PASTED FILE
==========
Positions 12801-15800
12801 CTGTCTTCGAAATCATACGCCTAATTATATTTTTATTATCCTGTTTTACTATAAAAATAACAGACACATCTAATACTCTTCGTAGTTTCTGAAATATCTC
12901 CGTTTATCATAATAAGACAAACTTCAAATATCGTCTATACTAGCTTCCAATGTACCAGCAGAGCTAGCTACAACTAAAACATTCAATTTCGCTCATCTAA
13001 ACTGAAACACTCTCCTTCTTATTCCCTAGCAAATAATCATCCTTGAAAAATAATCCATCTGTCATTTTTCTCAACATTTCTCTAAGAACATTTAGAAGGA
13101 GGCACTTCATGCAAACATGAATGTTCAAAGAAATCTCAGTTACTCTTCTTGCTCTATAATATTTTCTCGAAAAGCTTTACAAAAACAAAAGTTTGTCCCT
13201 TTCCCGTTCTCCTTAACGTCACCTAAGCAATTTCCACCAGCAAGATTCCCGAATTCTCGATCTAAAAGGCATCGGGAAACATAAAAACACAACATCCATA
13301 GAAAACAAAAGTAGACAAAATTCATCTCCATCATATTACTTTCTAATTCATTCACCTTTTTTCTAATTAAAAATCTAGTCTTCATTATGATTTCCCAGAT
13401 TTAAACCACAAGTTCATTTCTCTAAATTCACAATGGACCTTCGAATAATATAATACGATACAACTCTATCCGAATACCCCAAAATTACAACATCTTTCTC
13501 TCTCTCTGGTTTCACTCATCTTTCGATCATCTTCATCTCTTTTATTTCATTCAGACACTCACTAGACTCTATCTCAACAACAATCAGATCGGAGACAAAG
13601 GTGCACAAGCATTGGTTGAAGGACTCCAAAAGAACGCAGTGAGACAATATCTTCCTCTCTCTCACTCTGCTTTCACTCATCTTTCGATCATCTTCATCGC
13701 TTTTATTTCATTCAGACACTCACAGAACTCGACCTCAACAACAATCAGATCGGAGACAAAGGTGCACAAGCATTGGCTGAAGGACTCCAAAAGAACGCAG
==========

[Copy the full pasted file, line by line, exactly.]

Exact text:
Positions 12801-15800
12801 CTGTCTTCGAAATCATACGCCTAATTATATTTTTATTATCCTGTTTTACTATAAAAATAACAGACACATCTAATACTCTTCGTAGTTTCTGAAATATCTC
12901 CGTTTATCATAATAAGACAAACTTCAAATATCGTCTATACTAGCTTCCAATGTACCAGCAGAGCTAGCTACAACTAAAACATTCAATTTCGCTCATCTAA
13001 ACTGAAACACTCTCCTTCTTATTCCCTAGCAAATAATCATCCTTGAAAAATAATCCATCTGTCATTTTTCTCAACATTTCTCTAAGAACATTTAGAAGGA
13101 GGCACTTCATGCAAACATGAATGTTCAAAGAAATCTCAGTTACTCTTCTTGCTCTATAATATTTTCTCGAAAAGCTTTACAAAAACAAAAGTTTGTCCCT
13201 TTCCCGTTCTCCTTAACGTCACCTAAGCAATTTCCACCAGCAAGATTCCCGAATTCTCGATCTAAAAGGCATCGGGAAACATAAAAACACAACATCCATA
13301 GAAAACAAAAGTAGACAAAATTCATCTCCATCATATTACTTTCTAATTCATTCACCTTTTTTCTAATTAAAAATCTAGTCTTCATTATGATTTCCCAGAT
13401 TTAAACCACAAGTTCATTTCTCTAAATTCACAATGGACCTTCGAATAATATAATACGATACAACTCTATCCGAATACCCCAAAATTACAACATCTTTCTC
13501 TCTCTCTGGTTTCACTCATCTTTCGATCATCTTCATCTCTTTTATTTCATTCAGACACTCACTAGACTCTATCTCAACAACAATCAGATCGGAGACAAAG
13601 GTGCACAAGCATTGGTTGAAGGACTCCAAAAGAACGCAGTGAGACAATATCTTCCTCTCTCTCACTCTGCTTTCACTCATCTTTCGATCATCTTCATCGC
13701 TTTTATTTCATTCAGACACTCACAGAACTCGACCTCAACAACAATCAGATCGGAGACAAAGGTGCACAAGCATTGGCTGAAGGACTCCAAAAGAACGCAG